• Soft Rot: Soft-rot fungi decompose wood much more slowly than brown or white-rot but thrive in the temperatures that are too hot or too cold for the others to survive in, between 0 and 110 degrees Fahrenheit. Like the other fungi, Soft rot breaks down cellulose, leaving behind wood with a honeycomb-like appearance, and while usually found in fallen logs and trees more commonly, it can strike a home if conditions are right.

How to spot it.

Checking your home for wood rot should be a yearly task. Luckily, all you will need is a long-handled screwdriver and a good flashlight.

  • Examine the wood frame around your screens, any siding around the windows especially if they are wood, as well as beneath the windows for signs of swelling or discoloration. Paint can hide wood rot, so poke the tip of your screwdriver along the wood frame. It should be firm and hard. If the tip of your screwdriver sinks into the wood, then most likely that wood has rotted. The wood around your screens and windows should never be soft.

Can wood with rot be treated?

Softwood damaged by rot is not salvageable and should immediately be replaced as soon as possible to keep the rot from spreading to other areas of your home. You could try treating it, but the steps involved are complicated and require a dehumidifier, a wood preservative, and careful monitoring to ensure it is not spreading.

Replace the wooden window screen frame.

The easiest way to stop wood rot in its tracks is to remove it completely. When it comes to replacing old wooden window screens, we have the easiest solution that will save you time, effort, and the cost of having to potentially deal with wood rot moving outside of the window screen frame.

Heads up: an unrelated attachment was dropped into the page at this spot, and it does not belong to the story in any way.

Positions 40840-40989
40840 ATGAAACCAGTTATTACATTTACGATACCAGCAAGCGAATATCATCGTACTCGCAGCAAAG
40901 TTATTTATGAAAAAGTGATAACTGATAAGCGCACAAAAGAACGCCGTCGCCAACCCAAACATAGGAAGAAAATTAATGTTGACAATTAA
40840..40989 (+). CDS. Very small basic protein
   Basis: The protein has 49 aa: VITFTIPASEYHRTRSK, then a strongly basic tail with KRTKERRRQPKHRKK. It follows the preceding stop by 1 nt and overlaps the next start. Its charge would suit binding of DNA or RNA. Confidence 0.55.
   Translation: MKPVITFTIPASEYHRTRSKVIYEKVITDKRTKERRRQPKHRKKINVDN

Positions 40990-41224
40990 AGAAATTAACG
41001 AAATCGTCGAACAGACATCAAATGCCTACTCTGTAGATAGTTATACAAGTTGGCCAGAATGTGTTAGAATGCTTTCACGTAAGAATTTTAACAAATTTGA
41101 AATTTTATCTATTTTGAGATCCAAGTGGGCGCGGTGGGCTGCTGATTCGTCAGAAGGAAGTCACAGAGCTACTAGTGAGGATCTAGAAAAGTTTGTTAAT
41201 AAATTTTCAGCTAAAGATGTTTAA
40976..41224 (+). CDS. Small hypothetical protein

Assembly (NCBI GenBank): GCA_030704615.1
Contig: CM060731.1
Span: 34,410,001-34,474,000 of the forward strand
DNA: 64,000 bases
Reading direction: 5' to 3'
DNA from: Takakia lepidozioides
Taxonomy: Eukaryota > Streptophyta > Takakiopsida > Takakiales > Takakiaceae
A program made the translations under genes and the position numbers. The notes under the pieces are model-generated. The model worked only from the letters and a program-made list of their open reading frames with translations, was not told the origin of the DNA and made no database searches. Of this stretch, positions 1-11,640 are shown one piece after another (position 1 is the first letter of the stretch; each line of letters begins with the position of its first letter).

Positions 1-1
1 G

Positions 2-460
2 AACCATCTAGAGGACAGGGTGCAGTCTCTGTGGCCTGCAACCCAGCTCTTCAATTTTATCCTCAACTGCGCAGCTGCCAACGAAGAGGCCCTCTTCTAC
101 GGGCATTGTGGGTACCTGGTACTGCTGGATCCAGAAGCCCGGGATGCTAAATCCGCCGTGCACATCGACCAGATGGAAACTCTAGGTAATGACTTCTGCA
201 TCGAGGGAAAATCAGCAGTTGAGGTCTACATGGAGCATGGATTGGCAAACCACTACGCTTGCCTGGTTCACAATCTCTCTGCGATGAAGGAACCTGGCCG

We offer all of the products and items you could need to assemble a gorgeous looking window screen with updated materials that will outlast and outperform wooden frames for years to come. Without sacrificing your curb appeal, you can find our Do It Yourself Screen Kits have tons of options for frame color, screen color, and the option of a crossbar if needed.

If you would like to keep the authenticity of a more vintage look to your older home, you will find we have a huge selection of options. Besides pre-cut window screen frames, we offer full boxes as well as our Copper Bronze screen which resembles the more antique materials used in window screens. It's also ideal home use in coastal areas.

Do not let wood rot creep any further into your home. When you need a quick and easy replacement that is water, rot, corrosion, and weather-resistant, Quality Window Screens will have everything you could need. From tools specifically engineered to make window treatments a breeze regardless of whether you work in the home construction profession or want to do a little home improvement yourself. Questions about our window screens, frames, kits, or any of our products? Contact us at any time. It would be a pleasure to help you find exactly what you are looking for.